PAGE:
Should you buy your car or lease it? This is a
question that we hear often and as usual, the answer is that “it
depends.” It is also an answer that I could compose an entire book
First of all, let me start with the most practical advice from a
personal finance perspective which is that you should do either if they
involve a new car. A car loses 15% to 20% of its value the first year.
This is a big hit that is better left for someone else to take. With
that being said, most of you who know me can know call me a hypocrite
because I have not purchased a used car since I was in college. There
is nothing like pulling away from the dealership in a shiny new vehicle
with the seductive new car smell.
Now that we have determined that you are getting a new car against
my advice, we can get down to the details of whether you should lease
it or buy it. First, you must understand that the basic premise of
leasing is that it is simply another way to buy the vehicle. You are
not renting the vehicle from the manufacturer. Car dealers love leasing
cars because it is very easy for them to tinker with the numbers and
make a much higher profit. It is important that you, as the buyer,
understand how leases are calculated.
To better understand how leasing works, think of a conventional loan.
At the beginning of the loan, you owe the purchase price (less any down
payment, etc) of the vehicle. At the end of the loan, you owe nothing.
A lease is very similar, except at the end of the term, you owe the
residual value stated in the lease. At the end of the lease, you must
give them this value – either by turning the car in or by paying them
the residual value. When you think of the lease like this, it is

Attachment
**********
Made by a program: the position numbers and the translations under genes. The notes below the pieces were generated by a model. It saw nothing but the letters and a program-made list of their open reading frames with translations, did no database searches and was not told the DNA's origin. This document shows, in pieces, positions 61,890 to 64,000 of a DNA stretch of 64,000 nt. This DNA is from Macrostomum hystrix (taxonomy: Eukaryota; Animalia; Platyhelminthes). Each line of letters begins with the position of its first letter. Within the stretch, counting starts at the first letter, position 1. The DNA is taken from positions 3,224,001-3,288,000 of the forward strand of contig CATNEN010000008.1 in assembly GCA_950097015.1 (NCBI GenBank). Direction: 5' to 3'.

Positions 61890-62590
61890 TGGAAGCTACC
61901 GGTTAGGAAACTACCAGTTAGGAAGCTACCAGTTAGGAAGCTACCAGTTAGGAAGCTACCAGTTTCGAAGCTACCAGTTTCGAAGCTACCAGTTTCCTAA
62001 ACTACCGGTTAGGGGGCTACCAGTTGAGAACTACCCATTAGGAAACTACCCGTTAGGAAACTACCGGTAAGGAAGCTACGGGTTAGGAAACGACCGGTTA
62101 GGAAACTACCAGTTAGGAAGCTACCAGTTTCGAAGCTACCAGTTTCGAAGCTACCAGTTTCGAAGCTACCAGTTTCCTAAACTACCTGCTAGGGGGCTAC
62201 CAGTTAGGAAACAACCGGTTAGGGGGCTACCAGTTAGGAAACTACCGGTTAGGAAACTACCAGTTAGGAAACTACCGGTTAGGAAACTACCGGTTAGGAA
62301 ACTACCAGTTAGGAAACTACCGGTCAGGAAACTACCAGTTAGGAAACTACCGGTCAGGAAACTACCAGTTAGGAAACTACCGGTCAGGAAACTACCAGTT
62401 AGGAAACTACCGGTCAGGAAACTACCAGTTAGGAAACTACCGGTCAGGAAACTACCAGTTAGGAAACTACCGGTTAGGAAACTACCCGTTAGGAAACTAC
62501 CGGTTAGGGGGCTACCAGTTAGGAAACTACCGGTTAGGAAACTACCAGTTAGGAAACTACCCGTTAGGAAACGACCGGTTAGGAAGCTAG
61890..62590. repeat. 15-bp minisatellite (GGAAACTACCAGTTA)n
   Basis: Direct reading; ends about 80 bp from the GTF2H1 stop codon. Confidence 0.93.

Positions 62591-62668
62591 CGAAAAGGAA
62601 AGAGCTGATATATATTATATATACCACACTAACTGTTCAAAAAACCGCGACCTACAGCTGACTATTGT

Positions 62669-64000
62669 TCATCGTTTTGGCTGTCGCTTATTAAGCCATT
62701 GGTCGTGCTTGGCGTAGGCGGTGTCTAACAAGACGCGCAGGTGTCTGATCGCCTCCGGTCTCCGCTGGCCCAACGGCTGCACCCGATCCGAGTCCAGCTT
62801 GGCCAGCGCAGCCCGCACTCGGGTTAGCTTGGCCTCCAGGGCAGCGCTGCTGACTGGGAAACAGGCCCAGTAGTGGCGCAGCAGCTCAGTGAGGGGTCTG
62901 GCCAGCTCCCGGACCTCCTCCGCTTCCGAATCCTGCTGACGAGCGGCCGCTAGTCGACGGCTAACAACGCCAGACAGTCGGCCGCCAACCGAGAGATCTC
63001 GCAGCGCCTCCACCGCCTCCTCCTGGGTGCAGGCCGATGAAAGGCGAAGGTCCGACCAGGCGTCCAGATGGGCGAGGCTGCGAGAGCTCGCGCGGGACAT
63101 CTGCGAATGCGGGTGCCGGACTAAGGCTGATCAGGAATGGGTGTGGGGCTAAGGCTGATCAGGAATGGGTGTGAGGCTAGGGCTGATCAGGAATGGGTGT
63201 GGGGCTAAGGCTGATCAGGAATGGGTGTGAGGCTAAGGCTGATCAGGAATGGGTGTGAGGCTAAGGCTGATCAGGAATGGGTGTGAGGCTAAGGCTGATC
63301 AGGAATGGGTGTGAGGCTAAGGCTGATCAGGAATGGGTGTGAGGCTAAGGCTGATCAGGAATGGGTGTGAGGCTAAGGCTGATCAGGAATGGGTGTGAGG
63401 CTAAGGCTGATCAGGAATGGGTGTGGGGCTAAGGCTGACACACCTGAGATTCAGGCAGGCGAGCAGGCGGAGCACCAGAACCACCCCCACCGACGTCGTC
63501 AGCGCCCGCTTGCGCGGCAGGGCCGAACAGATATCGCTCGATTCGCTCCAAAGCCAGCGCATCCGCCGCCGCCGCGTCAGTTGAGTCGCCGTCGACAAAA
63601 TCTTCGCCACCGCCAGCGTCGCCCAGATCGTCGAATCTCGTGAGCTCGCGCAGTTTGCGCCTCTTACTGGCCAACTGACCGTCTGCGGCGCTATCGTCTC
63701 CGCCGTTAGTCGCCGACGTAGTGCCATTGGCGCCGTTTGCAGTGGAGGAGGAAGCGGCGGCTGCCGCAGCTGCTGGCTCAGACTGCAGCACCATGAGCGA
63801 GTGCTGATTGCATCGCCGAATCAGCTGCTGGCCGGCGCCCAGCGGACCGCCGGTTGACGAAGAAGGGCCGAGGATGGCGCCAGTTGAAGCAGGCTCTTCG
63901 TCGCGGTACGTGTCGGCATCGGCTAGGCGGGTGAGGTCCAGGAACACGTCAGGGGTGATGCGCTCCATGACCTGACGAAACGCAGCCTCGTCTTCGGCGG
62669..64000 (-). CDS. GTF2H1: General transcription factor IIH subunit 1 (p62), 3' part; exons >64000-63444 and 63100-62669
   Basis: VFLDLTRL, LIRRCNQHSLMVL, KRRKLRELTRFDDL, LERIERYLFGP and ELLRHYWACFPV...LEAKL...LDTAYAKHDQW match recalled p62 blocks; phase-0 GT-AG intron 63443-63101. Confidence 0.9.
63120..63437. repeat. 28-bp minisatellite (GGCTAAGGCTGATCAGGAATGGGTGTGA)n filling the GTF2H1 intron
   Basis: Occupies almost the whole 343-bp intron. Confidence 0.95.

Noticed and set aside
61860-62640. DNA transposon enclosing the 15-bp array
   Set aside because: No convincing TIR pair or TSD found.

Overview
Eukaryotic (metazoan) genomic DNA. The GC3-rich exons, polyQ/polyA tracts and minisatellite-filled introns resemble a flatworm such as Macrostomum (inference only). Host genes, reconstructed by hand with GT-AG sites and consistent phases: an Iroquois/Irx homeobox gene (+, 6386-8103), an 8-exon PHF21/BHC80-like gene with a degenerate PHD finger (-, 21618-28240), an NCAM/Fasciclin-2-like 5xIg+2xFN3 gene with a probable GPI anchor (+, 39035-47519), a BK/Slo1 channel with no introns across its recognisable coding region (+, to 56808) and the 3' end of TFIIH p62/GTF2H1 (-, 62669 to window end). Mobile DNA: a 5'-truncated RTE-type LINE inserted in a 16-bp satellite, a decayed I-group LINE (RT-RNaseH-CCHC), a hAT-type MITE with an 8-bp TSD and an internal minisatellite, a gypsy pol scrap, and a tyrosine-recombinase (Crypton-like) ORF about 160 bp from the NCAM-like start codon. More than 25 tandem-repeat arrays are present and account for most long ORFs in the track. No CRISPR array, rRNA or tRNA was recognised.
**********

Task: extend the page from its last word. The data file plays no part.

similar a purchase with a balloon payment at the end of the term.
Almost all automobile leases today are closed end leases, and that is
what I will discuss here. If you are considering a lease, be sure to
confirm that it is a closed end lease before signing. In a closed-end
lease, the leasing company bares the risk of the depreciated value
because the residual value is set at the onset of the lease. If at the
end of the lease, the vehicle is worth more than the preset value, you
can still buy the vehicle for the preset residual value. If the vehicle
is worth less than the preset value, you have the option to turn the
car in and the leasing company takes the hit for the difference.
Advantages to Leasing:
Monthly Cash Flow. Leasing provides better monthly cash flow. If
you are an individual that likes the benefits of leveraging yourself
and your investments, this can be advantageous. If you can invest the
monthly savings into an investment at 15%, 20%, or even more, why would
you tie up your funds when you are only saving 7% in interest? That is
also true when buying a vehicle and paying cash. Why would someone tie
up $35,000 in cash when they can earn much greater returns on that
cash? With this being said, most people are not investing in things
that consistently give them these returns. In addition, ninety percent
of the people that plan to use this leverage at the onset of the lease
never do. They end up spending the money on other expenses that have no
long-term value. If you plan to use leverage, be sure to set it up
immediately and stick to your plan. I do not recommend this for most
people because over ninety percent people do not have the will to stick
to the investment plan. If this is the case, they are better buying and
saving the additional interest that they will have to pay.
Gap insurance. Most leases provide for gap insurance at no
additional cost. Simply speaking, gap insurance covers the difference
between what you owe on a vehicle and what it is worth. With little or
no down payment, this gap will usually exist whether you finance a
vehicle traditionally or lease it – although the gap is usually larger
when leasing since a smaller portion of your monthly payment goes